Category Archives: Uncategorized
From now on I’m measuring all the snowfall in my neighbourhood in Hulk units of measurement.
I have a complicated relationship with Remembrance Day, given that I’m German and my grandfather fought in the Wehrmacht. I generally try to keep a low profile in ceremonies….
I never knew my grandfather because he was killed by the French resistance. Family lore is he detested the SS types, and I like to believe that. My grandmother later met another soldier, a Panzer driver who had his arm blown off by Americans back when they were fighting the fascists. He was a lovely, gentle giving man and I have fond memories of him.
When someone in my family asked my step-grandfather why the German people let Hitler get in power, he said, “He told us what we wanted to hear. And then we were all at war.”
That’s how history happens
Every second of the day, sperm whales fight giant squids in the ocean depths to keep humanity safe from the Deep Ones. But how many battles are taking place each second? Atlas Obscura has the answer:
And you know out of all those battles, one of them must involve a white whale.
If you liked my first book, Please, you’ll probably enjoy this. Well, enjoy may not be the right word, as the stories in Bad Things Happen mainly focus on the characters’ lives coming apart. But there’s a certain brilliance and weird transcendence to be found in the cracks and wounds of their lives. These are stories where bad things do indeed happen — take that, CanLit — but the stories are less about the events the characters are caught up in and more about the quiet revelations found in the smoke break staring up at the stars, or the long drive into the night, waiting for the gas to run out. You know, the moments where we all think: This. This is my life.
Here’s the jacket copy:
The characters in Bad Things Happen—professors, janitors, webcam models, small-time criminals—are between things. Between jobs and marriages, states of sobriety, joy and anguish; between who they are and who they want to be. Kris Bertin’s unforgettable debut introduces us to people at the tenuous moment before everything in their lives change, for better or worse.
Anyway, I just read Corey Redekop’s short story Moot, which he’s giving away free for another few days. It’s an ode to noir detective fiction mixed up with zombie horror, because Corey does zombies like no other Canadian writer.
Here’s the blurb:
When a beautiful heiress hires Dudley Pasco to find her missing sister, he figures he’s got everything he needs to solve the case. He’s got the fedora, he’s got the gun, he’s got the patter.
The only thing he doesn’t have is a pulse.
Pasco is a moot, his body having decided that death is only a state of mind. Being moot isn’t always a problem for him, but when the trail leads to Greytown, Pasco is forced to face the horror of his own non-existence.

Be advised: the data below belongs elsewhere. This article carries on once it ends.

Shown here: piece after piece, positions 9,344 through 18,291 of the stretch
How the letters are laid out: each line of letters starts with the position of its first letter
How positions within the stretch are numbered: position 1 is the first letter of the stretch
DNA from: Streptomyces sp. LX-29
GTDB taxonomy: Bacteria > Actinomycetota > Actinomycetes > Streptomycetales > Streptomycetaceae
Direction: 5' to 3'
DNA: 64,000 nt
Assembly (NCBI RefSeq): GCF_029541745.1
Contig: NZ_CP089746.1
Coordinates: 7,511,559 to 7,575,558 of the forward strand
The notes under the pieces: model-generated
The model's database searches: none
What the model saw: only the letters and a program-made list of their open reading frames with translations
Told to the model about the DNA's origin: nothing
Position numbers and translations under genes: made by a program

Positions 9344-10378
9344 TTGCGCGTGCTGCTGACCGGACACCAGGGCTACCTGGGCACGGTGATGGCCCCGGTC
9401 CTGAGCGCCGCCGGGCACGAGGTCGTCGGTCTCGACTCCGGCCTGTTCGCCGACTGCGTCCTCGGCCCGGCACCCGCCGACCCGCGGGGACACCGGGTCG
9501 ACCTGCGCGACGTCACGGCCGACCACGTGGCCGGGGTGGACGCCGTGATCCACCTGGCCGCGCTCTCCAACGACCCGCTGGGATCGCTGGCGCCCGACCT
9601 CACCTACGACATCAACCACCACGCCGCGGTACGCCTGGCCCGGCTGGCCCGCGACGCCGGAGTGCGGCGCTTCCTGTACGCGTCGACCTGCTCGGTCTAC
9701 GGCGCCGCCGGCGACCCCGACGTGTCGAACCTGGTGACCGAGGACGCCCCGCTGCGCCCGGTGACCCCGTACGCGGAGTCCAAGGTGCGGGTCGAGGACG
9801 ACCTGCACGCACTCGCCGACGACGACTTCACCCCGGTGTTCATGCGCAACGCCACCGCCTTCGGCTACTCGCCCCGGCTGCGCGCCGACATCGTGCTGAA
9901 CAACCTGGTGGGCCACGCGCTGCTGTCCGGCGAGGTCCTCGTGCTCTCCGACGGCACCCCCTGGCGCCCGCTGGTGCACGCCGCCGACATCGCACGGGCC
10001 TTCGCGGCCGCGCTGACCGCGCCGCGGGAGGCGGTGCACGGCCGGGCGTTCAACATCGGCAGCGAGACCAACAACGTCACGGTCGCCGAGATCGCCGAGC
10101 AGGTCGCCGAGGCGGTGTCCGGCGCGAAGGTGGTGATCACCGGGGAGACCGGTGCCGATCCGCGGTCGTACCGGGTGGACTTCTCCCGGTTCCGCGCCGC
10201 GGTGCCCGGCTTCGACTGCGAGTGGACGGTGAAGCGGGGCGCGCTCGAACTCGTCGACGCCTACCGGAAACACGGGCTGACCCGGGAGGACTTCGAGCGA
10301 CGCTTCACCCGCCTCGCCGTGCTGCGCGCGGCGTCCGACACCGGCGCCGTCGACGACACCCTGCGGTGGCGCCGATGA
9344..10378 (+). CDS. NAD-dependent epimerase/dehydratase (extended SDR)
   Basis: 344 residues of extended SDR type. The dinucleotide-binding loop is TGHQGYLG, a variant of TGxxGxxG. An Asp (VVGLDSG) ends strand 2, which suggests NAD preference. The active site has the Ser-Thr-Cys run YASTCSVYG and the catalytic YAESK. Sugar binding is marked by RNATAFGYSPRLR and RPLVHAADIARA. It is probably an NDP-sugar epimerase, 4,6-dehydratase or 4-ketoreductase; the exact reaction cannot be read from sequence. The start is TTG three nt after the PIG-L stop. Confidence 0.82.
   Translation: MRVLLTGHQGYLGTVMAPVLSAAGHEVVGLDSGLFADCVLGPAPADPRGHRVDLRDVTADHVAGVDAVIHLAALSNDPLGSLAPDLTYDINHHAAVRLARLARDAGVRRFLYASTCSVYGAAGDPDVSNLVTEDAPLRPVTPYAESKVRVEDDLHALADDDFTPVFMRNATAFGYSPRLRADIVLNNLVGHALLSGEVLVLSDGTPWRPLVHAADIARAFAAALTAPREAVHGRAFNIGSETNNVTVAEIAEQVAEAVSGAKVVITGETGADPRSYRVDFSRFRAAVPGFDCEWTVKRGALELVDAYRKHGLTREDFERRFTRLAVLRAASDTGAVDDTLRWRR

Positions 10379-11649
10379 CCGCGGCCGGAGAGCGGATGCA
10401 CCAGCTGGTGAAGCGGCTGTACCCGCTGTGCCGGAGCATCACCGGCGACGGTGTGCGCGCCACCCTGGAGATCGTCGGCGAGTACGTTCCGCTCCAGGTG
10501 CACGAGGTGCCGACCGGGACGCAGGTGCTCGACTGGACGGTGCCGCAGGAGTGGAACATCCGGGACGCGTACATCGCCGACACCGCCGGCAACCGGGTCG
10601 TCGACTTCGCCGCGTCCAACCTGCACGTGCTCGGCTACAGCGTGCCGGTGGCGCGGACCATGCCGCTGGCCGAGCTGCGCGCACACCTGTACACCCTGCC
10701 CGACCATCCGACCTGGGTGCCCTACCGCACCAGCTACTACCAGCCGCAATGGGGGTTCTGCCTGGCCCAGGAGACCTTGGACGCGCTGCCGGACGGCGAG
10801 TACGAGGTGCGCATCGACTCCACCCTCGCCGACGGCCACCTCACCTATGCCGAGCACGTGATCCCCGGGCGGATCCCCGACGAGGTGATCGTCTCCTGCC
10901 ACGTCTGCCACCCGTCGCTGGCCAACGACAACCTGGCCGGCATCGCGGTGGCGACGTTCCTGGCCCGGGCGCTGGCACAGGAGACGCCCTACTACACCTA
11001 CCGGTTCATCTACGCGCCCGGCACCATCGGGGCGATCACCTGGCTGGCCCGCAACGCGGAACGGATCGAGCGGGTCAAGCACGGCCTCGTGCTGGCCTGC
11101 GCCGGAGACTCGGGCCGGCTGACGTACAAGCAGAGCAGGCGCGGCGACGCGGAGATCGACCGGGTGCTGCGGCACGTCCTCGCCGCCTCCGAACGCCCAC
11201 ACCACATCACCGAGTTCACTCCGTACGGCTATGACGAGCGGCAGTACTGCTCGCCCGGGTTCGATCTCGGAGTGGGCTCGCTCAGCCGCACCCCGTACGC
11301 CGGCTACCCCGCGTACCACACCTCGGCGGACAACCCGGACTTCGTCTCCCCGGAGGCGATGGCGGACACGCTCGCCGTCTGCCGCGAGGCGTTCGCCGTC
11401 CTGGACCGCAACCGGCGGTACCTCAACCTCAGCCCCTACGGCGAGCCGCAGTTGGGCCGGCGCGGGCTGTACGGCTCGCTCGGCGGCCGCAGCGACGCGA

A mixture of hard-boiled detective noir and zombie horror, Moot is proof that dead men do tell tales.
Previously published in The Exile Book of New Canadian Noir, “Moot” is now available as an eBook from Husky Monkey Publications.moot
Here’s the link:
“Arriving at each new city, the traveler finds again a past of his that he did not know he had: the foreignness of what you no longer are or no longer possess lies in wait for you in foreign, unpossessed places.” — Italo Calvino, Invisible Cities
I’ve only been back in Canada a few days since my Italian adventure, and already I am missing Italy. In particular, I miss my customary breakfast from Venice.
Also, the festive town squares. They’re civilized gathering places in Europe, as opposed to our pot rally and riot zones in Canada.
I was taken aback by the bad graffiti everywhere, but there were a few works of art that made me smile, such as this scene in Venice:
And this interesting one in Florence — not sure what the mask is all about, but I like the effect:
The random underground caves beneath people’s houses were also pretty fascinating. This one served as an Allied munitions cache and a church for the locals during the war years. Now it’s a nice place to escape the heat, although the severed doll’s arm was a little disconcerting:
I also miss the ease of train and canal travel:
Although there was the odd gondola traffic jam:
The locals weren’t much good with directions if you got lost, unfortunately:
And the street signs were a bit confusing:
I even got caught up in a pilgrimage to the Vatican, where tourists excitedly snapped photos of the priest telling them not to take photos:
Lots of naked guys everywhere, too. The Italians like to party au naturel, apparently:
And I did work out some ideas for the new Cross book while touring one of the many museums, so it wasn’t entirely unproductive.
I do miss those cappuccinos, though.
“You take delight not in a city’s seven or seventy wonders, but in the answer it gives to a question of yours.”
— Italo Calvino, Invisible Cities
I love this Goodreads review of my latest Cross book, The Apocalypse Ark. I’ve finally been called “bonkers” instead of “unhinged.” Now I just need someone to call me “deranged” and I can retire.
And did I mention there are libraries? Again, this book collects libraries of history, myth and legend and brings them together in one collective narrative. The books in these libraries are not ordinary books. They are accounts of the future masquerading as fiction, history cloaked as myth, escape routes out of impregnable fortresses, stories that unfold with the unraveling of the world’s secrets.